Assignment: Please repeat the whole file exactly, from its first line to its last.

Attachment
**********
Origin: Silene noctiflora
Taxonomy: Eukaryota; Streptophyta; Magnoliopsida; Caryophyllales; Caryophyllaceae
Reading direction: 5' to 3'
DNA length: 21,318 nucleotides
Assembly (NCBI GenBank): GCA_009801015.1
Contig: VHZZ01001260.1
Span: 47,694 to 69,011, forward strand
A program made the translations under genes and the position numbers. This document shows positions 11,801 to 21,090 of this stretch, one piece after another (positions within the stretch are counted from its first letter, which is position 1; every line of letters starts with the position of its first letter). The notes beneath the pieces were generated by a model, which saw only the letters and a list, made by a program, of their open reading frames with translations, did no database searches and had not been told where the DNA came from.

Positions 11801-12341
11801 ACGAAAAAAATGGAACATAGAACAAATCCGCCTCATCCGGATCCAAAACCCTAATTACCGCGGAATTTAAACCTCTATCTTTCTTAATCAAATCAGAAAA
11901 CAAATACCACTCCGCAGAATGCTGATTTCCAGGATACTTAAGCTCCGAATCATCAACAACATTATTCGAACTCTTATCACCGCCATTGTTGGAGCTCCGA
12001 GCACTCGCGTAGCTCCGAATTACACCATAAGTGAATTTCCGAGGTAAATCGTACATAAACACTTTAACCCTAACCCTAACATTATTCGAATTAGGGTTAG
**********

Origin: Silene noctiflora
Taxonomy: Eukaryota; Streptophyta; Magnoliopsida; Caryophyllales; Caryophyllaceae
Reading direction: 5' to 3'
DNA length: 21,318 nucleotides
Assembly (NCBI GenBank): GCA_009801015.1
Contig: VHZZ01001260.1
Span: 47,694 to 69,011, forward strand
A program made the translations under genes and the position numbers. This document shows positions 11,801 to 21,090 of this stretch, one piece after another (positions within the stretch are counted from its first letter, which is position 1; every line of letters starts with the position of its first letter). The notes beneath the pieces were generated by a model, which saw only the letters and a list, made by a program, of their open reading frames with translations, did no database searches and had not been told where the DNA came from.

Positions 11801-12341
11801 ACGAAAAAAATGGAACATAGAACAAATCCGCCTCATCCGGATCCAAAACCCTAATTACCGCGGAATTTAAACCTCTATCTTTCTTAATCAAATCAGAAAA
11901 CAAATACCACTCCGCAGAATGCTGATTTCCAGGATACTTAAGCTCCGAATCATCAACAACATTATTCGAACTCTTATCACCGCCATTGTTGGAGCTCCGA
12001 GCACTCGCGTAGCTCCGAATTACACCATAAGTGAATTTCCGAGGTAAATCGTACATAAACACTTTAACCCTAACCCTAACATTATTCGAATTAGGGTTAG